In February, South Sudan’s president, Salva Kiir, swore in the country’s new vice president — rebel leader Riek Machar, his longtime rival. The ceremony marked a renewed hope for peace in South Sudan. As they had done in the past, Machar and Kiir smiled for the cameras and referred to each other as partners, urging forgiveness and pledging commitment to the still unfinished peace settlement. This time, they insisted, they would work together to end the country’s ethnic civil war and bring stability to the region.

Such ceremonies can signal unified commitment to a peaceful future. But seeing a leader whose supporters have targeted one’s ethnic group for violence then switch gears and endorse a peace deal might raise suspicions — does the leader really support the deal, or will there be more violence in the future?

Our research indicates that people living in conflict settings tend to be suspicious about endorsements of peace deals. In our survey, we found that when it was revealed that Kiir or Machar had endorsed a tentative peace proposal, people who belonged to groups victimized by forces aligned with the respective leader were less supportive of the deal.

How we researched trust in peace deals

Research from places that are not experiencing conflict shows that people tend to trust leaders from their own ethnic groups more than they trust leaders from another ethnic group. We wondered if trust works the same way in a conflict setting like South Sudan. Because the sides fighting in South Sudan’s civil war are divided largely along ethnic lines, we suspected that people would be particularly trusting of messages from leaders who shared their ethnic identity — we call these “in-group” leaders. And we thought they would be distrustful of leaders from other ethnic groups — the “out-group” leaders — that had targeted their communities for violence.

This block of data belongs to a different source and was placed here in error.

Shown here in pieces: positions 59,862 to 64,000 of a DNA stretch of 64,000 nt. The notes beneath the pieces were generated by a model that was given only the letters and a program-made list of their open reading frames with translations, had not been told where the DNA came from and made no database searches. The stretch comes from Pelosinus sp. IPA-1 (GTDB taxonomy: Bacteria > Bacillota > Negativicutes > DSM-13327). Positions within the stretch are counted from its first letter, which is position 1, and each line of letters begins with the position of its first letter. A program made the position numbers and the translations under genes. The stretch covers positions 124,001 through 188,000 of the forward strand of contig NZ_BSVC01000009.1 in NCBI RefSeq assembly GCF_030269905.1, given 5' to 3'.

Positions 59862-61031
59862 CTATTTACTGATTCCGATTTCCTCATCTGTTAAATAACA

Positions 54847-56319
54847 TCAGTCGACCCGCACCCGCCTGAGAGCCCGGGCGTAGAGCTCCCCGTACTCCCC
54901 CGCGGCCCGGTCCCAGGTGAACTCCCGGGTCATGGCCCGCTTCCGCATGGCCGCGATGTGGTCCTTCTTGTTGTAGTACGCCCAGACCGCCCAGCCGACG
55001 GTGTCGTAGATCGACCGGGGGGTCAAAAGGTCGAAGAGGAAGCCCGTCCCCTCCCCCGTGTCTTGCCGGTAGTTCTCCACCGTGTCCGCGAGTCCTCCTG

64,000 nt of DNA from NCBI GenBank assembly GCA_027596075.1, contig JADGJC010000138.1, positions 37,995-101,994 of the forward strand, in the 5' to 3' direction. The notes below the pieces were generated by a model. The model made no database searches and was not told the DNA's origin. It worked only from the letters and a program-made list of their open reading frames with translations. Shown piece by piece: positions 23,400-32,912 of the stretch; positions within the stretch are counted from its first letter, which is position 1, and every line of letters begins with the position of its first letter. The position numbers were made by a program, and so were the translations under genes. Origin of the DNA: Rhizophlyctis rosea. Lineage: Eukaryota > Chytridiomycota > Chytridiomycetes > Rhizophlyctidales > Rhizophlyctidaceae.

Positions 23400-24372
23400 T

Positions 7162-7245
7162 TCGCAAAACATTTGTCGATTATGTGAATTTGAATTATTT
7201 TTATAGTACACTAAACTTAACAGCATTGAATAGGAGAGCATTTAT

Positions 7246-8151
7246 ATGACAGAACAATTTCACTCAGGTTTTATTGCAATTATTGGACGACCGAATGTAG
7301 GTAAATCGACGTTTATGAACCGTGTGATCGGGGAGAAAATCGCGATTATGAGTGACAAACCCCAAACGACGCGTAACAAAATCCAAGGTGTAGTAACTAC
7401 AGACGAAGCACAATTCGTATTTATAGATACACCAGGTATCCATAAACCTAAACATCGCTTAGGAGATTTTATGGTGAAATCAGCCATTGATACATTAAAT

So it’s logical to expect that people would be persuaded by endorsements of peace deals coming from leaders who share their ethnicity — but be more distrustful of peace deal endorsements from leaders outside their own ethnic group.

To explore these questions, we took advantage of a brief lull in violence in 2016 to conduct the first-ever endorsement study of peace policies in an active conflict setting. Following South Sudan’s independence in 2011, Kiir, who is ethnically Dinka, became the new country’s first president. Machar, who is ethnically Nuer, became vice president.

In late 2013, Machar fled the capital, Juba, to become the de facto leader of the opposition, marking the beginning of the civil war. Over the course of our nearly six-month study, he returned to the capital to resume the role of vice president. But he fled again in July 2016 and fighting broke out, and we ended data collection.

We conducted nearly 1,000 surveys with respondents from four different ethnic groups: the Dinka, Nuer, Luo (who in our sample faced indiscriminate violence from forces loyal both to Kiir and Machar) and Shilluk (who faced targeted violence from forces loyal to Kiir). Our respondents came from 42 villages across eight counties and five of South Sudan’s 10 states.